In the previous article, we have learned various layers of the OSI reference model. We have discussed the function of each layer and relationship with other layers as well as with remote end. For example, the session layer at the source will interact with the session layer of the destination. For this interaction, each layer adds a header in front of the data from the earlier layer. This header contains control information related to the protocol uses at that layer. This process is the encapsulation Process. The steps of the encapsulation process are:
- Upper layers (Application layer, Presentation layer and Session layer) convert the message to data and send it to the Transport layer which is the heart of the OSI Model.
- The Transport layer converts the data to segments and sends it to the Network layer.
- The Network layer converts the segments to packets and sends these packets to the Data Link layer.
- The Data Link layer converts the packets to frames and then sends frames to the Physical layer.
- The Physical layer converts the frames to binary 1’s and 0’s in the shape of electrical or light signals and sends them across the network.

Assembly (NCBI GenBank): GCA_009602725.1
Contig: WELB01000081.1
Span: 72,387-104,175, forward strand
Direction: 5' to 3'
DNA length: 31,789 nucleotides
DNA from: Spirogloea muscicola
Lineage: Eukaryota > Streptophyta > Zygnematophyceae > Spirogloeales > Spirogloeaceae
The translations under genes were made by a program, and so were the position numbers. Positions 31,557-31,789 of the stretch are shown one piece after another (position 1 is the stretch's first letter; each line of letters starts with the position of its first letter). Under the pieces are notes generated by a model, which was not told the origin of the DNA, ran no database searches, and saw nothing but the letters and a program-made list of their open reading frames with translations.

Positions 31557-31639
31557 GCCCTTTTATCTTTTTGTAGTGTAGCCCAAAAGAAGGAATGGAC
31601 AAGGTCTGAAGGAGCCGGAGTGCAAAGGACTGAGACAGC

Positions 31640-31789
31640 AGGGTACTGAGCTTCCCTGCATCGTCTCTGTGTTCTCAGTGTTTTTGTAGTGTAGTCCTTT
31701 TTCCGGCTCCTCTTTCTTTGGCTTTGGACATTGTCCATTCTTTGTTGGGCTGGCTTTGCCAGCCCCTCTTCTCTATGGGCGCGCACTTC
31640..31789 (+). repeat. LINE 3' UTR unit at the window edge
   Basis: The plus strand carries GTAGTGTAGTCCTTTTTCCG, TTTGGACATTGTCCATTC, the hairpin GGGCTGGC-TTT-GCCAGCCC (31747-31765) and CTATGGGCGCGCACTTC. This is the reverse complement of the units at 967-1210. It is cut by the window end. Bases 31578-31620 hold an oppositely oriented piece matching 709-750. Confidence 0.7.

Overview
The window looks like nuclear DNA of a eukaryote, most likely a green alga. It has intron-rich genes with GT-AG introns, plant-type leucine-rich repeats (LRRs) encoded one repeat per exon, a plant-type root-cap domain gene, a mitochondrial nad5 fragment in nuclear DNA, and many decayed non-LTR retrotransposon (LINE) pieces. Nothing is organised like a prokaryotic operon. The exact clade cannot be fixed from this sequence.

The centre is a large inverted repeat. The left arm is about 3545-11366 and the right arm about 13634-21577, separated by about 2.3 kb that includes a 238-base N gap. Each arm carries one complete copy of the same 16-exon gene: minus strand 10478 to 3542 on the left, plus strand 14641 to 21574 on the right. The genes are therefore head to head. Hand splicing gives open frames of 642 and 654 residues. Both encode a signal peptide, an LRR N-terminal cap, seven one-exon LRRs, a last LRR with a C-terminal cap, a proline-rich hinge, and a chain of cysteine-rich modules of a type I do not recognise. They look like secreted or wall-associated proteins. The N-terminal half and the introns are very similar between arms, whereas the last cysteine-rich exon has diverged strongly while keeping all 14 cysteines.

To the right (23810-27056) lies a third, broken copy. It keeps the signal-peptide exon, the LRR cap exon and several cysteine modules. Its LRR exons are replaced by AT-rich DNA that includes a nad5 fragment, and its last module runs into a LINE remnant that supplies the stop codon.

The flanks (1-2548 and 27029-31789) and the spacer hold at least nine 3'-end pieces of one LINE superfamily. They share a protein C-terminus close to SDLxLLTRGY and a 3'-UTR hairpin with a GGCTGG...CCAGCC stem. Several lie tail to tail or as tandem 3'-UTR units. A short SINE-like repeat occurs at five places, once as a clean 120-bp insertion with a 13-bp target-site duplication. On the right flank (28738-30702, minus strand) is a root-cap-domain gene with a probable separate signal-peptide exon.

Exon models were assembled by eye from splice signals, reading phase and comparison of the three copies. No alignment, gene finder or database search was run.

The figure below illustrates the data encapsulation process at each layer; where header information is added.
Data De-Encapsulation Process
At the receiving end, the process is reversed, with headers being stripped off at each layer. This reverse process is known as de-encapsulation. As shown in the figure below when Layer 1 takes the data and sends it to Layer 2. Here the Layer 2 header, as well as the trailer, examined and removed.
The resulting Layer 3 PDU, then sent to Layer 3. Layer 3, in turn, examines the header in the PDU and removes it. The resulting PDU sent to Layer 4. Similarly, each layer removes the header added by the corresponding layer at the source before sending the data to the upper layer. Finally, the Application layer removes the Layer 7 header and sends the data to the application.